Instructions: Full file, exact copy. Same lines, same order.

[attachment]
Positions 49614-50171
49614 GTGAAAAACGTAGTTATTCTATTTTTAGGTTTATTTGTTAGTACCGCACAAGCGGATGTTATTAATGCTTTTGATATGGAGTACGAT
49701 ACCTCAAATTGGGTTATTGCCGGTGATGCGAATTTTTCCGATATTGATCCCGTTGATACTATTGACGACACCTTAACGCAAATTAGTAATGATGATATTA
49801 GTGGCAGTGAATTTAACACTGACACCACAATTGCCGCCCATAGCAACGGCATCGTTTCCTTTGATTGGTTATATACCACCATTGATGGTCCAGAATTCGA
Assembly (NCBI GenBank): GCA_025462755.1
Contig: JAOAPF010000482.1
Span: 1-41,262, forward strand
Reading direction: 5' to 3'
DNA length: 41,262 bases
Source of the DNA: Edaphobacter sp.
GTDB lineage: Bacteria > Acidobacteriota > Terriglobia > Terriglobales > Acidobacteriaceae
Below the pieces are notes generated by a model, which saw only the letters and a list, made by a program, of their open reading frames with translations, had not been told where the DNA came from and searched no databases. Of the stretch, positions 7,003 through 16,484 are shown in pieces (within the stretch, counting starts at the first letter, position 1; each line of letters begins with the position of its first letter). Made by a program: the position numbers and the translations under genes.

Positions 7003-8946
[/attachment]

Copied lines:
Positions 49614-50171
49614 GTGAAAAACGTAGTTATTCTATTTTTAGGTTTATTTGTTAGTACCGCACAAGCGGATGTTATTAATGCTTTTGATATGGAGTACGAT
49701 ACCTCAAATTGGGTTATTGCCGGTGATGCGAATTTTTCCGATATTGATCCCGTTGATACTATTGACGACACCTTAACGCAAATTAGTAATGATGATATTA
49801 GTGGCAGTGAATTTAACACTGACACCACAATTGCCGCCCATAGCAACGGCATCGTTTCCTTTGATTGGTTATATACCACCATTGATGGTCCAGAATTCGA
Assembly (NCBI GenBank): GCA_025462755.1
Contig: JAOAPF010000482.1
Span: 1-41,262, forward strand
Reading direction: 5' to 3'
DNA length: 41,262 bases
Source of the DNA: Edaphobacter sp.
GTDB lineage: Bacteria > Acidobacteriota > Terriglobia > Terriglobales > Acidobacteriaceae
Below the pieces are notes generated by a model, which saw only the letters and a list, made by a program, of their open reading frames with translations, had not been told where the DNA came from and searched no databases. Of the stretch, positions 7,003 through 16,484 are shown in pieces (within the stretch, counting starts at the first letter, position 1; each line of letters begins with the position of its first letter). Made by a program: the position numbers and the translations under genes.

Positions 7003-8946